The Restorer: The Painter’s Story
The twin sisters tell you all about Jordaens' painting in this second episode of The Restorer.
As our loyal followers know already, the restoration workshop has been hard at work behind the scenes while the museum is closed. Several exceptional works by Peter Paul Rubens are among those restored in recent years. They illustrate the diversity of the KMSKA’s collection and Rubens’ mastery of several different disciplines.
A moment’s rest, Mary is thinking as she tenderly ruffles Jesus’ hair. She gazes at us alertly. To judge by the mischievous expression on Jesus’ face, the quiet moment isn’t going to last long. Mother and child are the key elements in this painting. Even more so when you realize that it was only some 20 years later that Rubens expanded the work to include Joseph, a parrot – popular at the time – and a summer landscape. He donated the work to the Guild of St Luke in 1633. Maybe he wanted to present his professional association with a larger work than one showing Mary and Jesus alone. Either way, fashions had changed in the meantime. Rubens gave Mary a trendier dress and a new coiffure, with her hair worn up rather than down. What’s more, a further strip was added at the top after Rubens’ death.
All these adjustments and extensions added to the complexity of the restoration: differing mixtures of paint, wood pulling in different directions and faded blue and red pigments. All beneath thick layers of yellowed and cracked varnish. Despite previous restorations, by 2012 the painting was in urgent need of a facelift. Restoration was completed in 2014, since when the intimate scene once more looks the way Rubens intended.
Rich people in the 17th century could have burial chapels installed for themselves in large churches. One of them was Nicolaas Rockox, mayor of Antwerp. A highly personal and emotionally charged painting was commissioned to adorn his chapel in the Franciscan church, later demolished. The ideal man to paint a memorial triptych for Rockox and his Spanish wife was obviously his close friend Rubens. The couple chose an episode from the Bible as the painting’s central theme, with the disciple Thomas struggling to believe that Jesus was able to rise from the dead.
The beautifully muscled figure of Christ made this a particularly enjoyable assignment for Eva van Zuien, who spent two years restoring the work. Even though she had to plough her way through layers of varnish and earlier restorations. Fortunately, the original paint surface that lay beneath it all turned out to be in remarkably good condition. Rubens’ intimate friendship with Rockox is now more obvious than ever in the lifelike portrait he painted for one of the side panels.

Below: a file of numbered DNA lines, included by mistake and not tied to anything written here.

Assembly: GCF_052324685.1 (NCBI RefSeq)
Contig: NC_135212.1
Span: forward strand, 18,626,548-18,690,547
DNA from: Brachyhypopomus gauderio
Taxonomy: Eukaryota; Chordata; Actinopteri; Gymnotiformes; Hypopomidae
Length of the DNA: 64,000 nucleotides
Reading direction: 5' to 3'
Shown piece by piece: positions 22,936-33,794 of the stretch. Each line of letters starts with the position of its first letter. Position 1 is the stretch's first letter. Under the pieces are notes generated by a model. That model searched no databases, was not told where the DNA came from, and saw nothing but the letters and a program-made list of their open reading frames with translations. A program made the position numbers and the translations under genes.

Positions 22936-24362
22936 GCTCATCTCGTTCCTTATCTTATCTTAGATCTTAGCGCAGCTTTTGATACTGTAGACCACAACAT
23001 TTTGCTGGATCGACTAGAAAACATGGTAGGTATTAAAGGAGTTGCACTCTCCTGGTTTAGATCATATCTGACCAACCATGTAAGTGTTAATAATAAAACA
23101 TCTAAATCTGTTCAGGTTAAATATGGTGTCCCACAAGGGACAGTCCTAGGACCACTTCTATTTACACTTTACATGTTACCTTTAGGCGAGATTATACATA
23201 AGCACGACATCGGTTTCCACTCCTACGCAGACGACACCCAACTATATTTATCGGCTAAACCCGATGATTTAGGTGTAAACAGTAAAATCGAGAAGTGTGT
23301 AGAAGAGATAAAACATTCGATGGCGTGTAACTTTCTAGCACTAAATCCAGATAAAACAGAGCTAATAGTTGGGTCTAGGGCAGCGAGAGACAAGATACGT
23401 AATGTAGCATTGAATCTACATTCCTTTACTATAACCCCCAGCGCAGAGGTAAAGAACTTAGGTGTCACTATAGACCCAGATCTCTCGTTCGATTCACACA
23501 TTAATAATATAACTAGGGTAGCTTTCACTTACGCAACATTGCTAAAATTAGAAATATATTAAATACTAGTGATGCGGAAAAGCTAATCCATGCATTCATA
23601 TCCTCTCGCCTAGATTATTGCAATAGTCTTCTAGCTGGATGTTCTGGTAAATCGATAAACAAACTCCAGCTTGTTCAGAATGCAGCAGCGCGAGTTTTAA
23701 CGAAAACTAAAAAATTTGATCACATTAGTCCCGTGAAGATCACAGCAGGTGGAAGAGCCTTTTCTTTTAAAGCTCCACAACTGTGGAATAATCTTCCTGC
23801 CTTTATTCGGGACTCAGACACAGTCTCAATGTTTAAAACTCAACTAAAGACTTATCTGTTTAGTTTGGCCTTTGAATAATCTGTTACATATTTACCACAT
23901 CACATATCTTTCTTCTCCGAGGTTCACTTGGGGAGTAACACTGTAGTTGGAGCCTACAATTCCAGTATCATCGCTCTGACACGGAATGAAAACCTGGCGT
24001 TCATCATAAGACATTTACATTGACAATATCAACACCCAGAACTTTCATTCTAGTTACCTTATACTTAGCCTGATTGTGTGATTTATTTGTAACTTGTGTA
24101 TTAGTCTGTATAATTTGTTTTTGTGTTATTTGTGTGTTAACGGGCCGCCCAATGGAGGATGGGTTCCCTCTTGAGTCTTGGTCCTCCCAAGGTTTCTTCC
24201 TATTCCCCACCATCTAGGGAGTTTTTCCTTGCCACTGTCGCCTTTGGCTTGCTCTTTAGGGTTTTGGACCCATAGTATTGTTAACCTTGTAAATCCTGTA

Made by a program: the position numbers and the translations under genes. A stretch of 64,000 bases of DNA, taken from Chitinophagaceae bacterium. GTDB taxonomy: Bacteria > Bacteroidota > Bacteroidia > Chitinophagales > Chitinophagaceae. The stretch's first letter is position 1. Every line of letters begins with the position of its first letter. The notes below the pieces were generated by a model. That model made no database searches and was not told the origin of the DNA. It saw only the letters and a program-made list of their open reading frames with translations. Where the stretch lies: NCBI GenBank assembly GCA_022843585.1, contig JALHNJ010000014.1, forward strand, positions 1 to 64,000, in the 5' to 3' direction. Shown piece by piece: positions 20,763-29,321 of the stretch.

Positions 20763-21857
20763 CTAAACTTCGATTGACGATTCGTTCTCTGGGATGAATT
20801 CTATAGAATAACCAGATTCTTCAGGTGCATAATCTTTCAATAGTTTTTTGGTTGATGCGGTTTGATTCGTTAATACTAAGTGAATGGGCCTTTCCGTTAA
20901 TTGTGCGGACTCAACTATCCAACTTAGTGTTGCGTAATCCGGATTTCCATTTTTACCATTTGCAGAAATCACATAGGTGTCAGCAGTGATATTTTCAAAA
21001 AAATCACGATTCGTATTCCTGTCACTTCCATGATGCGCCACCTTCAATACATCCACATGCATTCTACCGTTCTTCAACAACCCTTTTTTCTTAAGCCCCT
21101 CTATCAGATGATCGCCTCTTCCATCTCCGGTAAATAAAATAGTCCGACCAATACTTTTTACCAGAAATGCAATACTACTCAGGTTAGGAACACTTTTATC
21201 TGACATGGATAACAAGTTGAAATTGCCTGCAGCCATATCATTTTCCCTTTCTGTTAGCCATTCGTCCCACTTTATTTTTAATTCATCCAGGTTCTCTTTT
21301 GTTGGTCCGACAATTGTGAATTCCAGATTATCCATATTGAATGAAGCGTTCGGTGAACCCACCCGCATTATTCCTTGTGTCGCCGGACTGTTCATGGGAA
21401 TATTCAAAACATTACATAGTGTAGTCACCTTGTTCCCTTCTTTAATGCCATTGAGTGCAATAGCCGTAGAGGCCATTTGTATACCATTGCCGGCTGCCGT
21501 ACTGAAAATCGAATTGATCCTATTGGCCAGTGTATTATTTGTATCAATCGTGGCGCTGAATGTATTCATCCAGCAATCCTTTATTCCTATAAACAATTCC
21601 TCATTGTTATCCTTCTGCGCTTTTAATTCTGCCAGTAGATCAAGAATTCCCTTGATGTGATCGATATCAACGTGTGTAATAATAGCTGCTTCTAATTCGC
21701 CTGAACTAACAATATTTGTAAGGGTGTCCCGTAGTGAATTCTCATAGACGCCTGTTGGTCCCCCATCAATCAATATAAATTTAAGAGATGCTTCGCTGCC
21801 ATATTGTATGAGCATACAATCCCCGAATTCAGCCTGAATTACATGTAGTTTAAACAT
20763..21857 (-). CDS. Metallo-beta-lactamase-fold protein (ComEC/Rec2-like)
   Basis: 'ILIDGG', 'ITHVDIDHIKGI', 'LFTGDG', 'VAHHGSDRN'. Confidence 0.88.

The Rubens collection at the KMSKA does not only include religious scenes. Nor was Rubens only a painter. When the king of Spain placed the Cardinal Infante Ferdinand in charge of the Spanish Netherlands, the new governor toured the region to introduce himself to his subjects. Antwerp’s turn to stage a ceremonial reception came in 1635. The city was spruced up and richly decorated, including a temporary triumphal arch designed by Rubens. Money is the symbolic focus of the arch and its numerous mythological figures, as well as gold and silver mining at sites like the Peruvian mountain to which Rubens has given a prominent place. The Spanish empire depended heavily on such riches.
The riches of Rubens’ design also needed to be excavated, as it were, from beneath thick layers of varnish, interspersed with dirt and overpaints. The original colours had been lost, as well as the drawn lines. In certain places, the paint had lifted from the support. Jill and Ellen Keppens have removed the caked-on varnish and fixed the lifted paint. In the process, they uncovered Rubens’ fingerprints in the paint and the fine details he was able to capture in a few deft strokes. A salamander climbing the arch, for instance. And a line drawing of a lion’s head.
In 1621, King Charles I of England asked Rubens to fill a ceiling of the planned Banqueting House in London with nine paintings. The KMSKA owns one of the preparatory oil sketches for those works. It shows Minerva, the Roman goddess of wisdom, vanquishing Discord. The wooden panel on which Rubens painted the sketch was removed in the 19th century and the painting remounted on canvas. The canvas was replaced in turn in the 1950s with chipboard. In both cases, paper was used as a temporary support for the paint, as confirmed by the recent research accompanying the restoration.
The figures survived these hazardous interventions in good shape – the sky around them less so. The conservator Titania Hess retouched the sky wherever possible. Combined with the removal of yet more yellowed varnish and unsightly overpaints, we can once again appreciate the swirling composition Rubens had in mind.
Like Nicolaas Rockox, Jan Michielsen could afford his own funerary monument, complete with a painting by Rubens and in Antwerp Cathedral to boot. The central panel of the triptych demonstrates exactly what the Baroque was all about: showing and eliciting emotion. Christ’s pale body is surrounded by his close-knit band of grief-stricken companions. Not least his mother.
Sadly, all this emotion was buried once again beneath layers of yellowed varnish. But the conservators Eva van Zuien and Jill and Ellen Keppens found more than just tears when they cleared away that sludge. Intense colours shine out and the artist’s own ongoing adjustments have been revealed. We know from a variety of scans that Rubens modified his composition in both the central panel and the wings. Christ, for instance, was initially covered up more – a fact that offers us an insight into the painting process. Differences of touch, meanwhile, suggest that several assistants probably worked on the triptych.